This summer Mark will be teaching a workshop for the Joan Oates Institute entitled When Our Stories Become Present. Students’ own histories can be a medium for empowerment, cross-cultural exchange, and public collaboration. In this workshop, participants will experience how to help their students tell their personal histories. Using a variety of media, including photography, sculpture, and installation, participants will create their own multidimensional personal histories.

Meet Aijung Kim:

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Aijung Kim is an artist, printmaker, and writer who is fascinated by the intersection of visual art and language. She grew up in Rochester, NY and received her BFA in Fine Art/Printmaking at Pratt Institute in 2004. Aijung moved to Richmond in 2009, where she teaches youth and adults at the Visual Arts Center of Richmond, the VMFA Studio School, Studio Two Three, Westminster Canterbury, and the public libraries. She exhibits and sells her art online, at craft fairs and in stores and galleries across the country.

We are delighted to welcome Aijung Kim as the instructor for the Joan Oates Institute’s  Handmade Zines and Books workshop.  We can hardly wait to see what she has in store for us, in terms of teaching through the hands-on creation of zines and books.

Meet Brooke Inman:

Brooke Inman

Born in 1983, Brooke Inman grew up in the small town of DeMotte, Indiana. Brooke is a nature enthusiast who loves animals, especially her cat (Ellie). She is currently adjunct faculty at University of Richmond in the Department of Art + Art History, and at Virginia Commonwealth University in the Painting + Printmaking Department. She also teaches in the Richmond community at Studio Two Three and the Visual Arts Center. Specializing in Intaglio, Screen Print, Zine-making, Drawing, and Color, Brooke received her BFA in Printmaking from the Cleveland Institute of Art in 2006, and her MFA in Painting + Printmaking from Virginia Commonwealth University in 2008.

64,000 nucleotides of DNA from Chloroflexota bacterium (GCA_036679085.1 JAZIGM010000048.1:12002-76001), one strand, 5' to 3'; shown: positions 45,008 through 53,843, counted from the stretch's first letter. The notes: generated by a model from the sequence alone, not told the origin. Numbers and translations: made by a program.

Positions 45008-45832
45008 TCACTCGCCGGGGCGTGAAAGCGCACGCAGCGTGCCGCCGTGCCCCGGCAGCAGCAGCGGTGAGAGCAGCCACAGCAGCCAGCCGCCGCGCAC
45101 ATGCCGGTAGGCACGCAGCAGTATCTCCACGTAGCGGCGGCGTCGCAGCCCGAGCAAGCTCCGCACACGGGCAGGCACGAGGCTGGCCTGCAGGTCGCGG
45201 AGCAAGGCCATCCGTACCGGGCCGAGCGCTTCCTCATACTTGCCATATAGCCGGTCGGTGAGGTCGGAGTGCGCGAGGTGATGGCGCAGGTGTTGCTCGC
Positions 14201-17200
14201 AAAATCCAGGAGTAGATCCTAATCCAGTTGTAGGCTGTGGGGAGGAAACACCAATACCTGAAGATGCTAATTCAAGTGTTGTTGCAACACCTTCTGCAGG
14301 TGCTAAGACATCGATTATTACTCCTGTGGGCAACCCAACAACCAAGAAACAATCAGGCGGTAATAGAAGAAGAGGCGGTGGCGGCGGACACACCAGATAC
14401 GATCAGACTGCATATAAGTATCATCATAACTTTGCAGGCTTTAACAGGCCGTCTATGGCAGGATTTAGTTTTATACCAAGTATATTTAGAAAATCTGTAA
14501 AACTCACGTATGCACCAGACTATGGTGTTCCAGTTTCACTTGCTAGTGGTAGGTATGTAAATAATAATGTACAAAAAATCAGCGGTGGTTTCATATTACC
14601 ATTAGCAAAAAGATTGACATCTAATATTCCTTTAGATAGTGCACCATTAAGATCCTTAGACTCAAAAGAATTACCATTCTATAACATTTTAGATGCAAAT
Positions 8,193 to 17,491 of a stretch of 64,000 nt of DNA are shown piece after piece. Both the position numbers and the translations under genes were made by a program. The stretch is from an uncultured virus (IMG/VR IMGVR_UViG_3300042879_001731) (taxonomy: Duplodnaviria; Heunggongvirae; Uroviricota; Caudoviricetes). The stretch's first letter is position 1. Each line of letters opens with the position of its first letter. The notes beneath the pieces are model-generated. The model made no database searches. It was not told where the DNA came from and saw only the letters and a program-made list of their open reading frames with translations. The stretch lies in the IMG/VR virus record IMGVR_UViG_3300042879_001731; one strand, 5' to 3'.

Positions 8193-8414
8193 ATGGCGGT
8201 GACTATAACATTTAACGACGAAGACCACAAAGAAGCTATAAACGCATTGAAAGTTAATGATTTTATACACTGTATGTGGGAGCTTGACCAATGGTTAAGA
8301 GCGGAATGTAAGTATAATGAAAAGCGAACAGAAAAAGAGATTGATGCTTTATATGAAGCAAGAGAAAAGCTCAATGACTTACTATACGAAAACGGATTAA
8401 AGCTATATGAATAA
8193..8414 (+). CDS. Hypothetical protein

Artist Sense:
“My work develops from the desire to connect with others, the importance of being honest, and compassion. Through persistent questioning of the self, the work is constructed out of rudimentary writing and drawing, traditional printmaking techniques, collecting, and installation. I embrace printmaking’s history of calling people to political action, and its ability to disseminate information by utilizing the multiple. As one experiment in the studio leads to another, the work becomes all of the energy that went into creating. Constructed with a do it yourself attitude, reflective and immediate drawing done on paper with humble materials collapses the challenges of high art into an everyday personal experience. By choosing to use familiar materials, and have the process be transparent, the viewer may feel connected to something larger than themselves.

Through obsessive organization, heightened awareness of detail, and close observation the work lifts one out of the habitual everyday world. Issues, such as the desire for personal connection, fear of loneliness, longing for perfection, and the health of our planet, are balanced between the naiveté of appearance and complexity of concept. Including private thoughts (the personal) with larger questions about humanity (the public) and the health of our planet (the natural), the work reflects my pursuit of understanding. The monotony of these banal understandings and weaknesses becomes a mirror for the viewer. It is this loss of consciousness that makes it unclear whether the presence of emotion is the artist’s, the subject’s, or your own.

Wilderness backpacking has allowed me to realign what is necessity: sustainability, the health of our planet, clean water, and fresh locally grown food. Gardening and fishing have proven valuable in respecting where our food comes from. In our culture, it is difficult to avoid convenience or disposable packaging and the many products that have been imported. I strive to be connected to the natural world, and conscientious of the resources I consume.

Focusing on the disconnection many Americans have with the natural world, I examine and reflect the interaction between perceptions and reality. This introspective examination crafts a complex vision filled with universal anxieties, hopes, fears, and yearnings. The work documents an individual’s journey to get closer to something outside of oneself. There is an open invitation for everyone to be included in this pursuit. The content of the work is often reflective of self-doubt and vulnerability. Woven with conviction, it captures the feelings of being lost, defeated, maladjusted, open, and idealistic; while recognizing the desire for connection, love, and affirmation.”